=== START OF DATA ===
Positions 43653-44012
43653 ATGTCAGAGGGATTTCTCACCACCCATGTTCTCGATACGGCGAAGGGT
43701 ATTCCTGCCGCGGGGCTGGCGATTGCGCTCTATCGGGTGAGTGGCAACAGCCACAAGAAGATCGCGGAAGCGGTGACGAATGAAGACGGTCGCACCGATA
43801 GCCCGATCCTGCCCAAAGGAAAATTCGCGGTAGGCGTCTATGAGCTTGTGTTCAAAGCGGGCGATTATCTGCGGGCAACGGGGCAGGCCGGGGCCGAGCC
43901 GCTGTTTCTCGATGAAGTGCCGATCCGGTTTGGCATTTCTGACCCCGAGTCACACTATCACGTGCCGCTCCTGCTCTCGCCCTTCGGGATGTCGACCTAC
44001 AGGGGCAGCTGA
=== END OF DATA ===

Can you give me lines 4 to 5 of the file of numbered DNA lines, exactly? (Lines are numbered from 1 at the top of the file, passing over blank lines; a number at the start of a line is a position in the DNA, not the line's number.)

43801 GCCCGATCCTGCCCAAAGGAAAATTCGCGGTAGGCGTCTATGAGCTTGTGTTCAAAGCGGGCGATTATCTGCGGGCAACGGGGCAGGCCGGGGCCGAGCC
43901 GCTGTTTCTCGATGAAGTGCCGATCCGGTTTGGCATTTCTGACCCCGAGTCACACTATCACGTGCCGCTCCTGCTCTCGCCCTTCGGGATGTCGACCTAC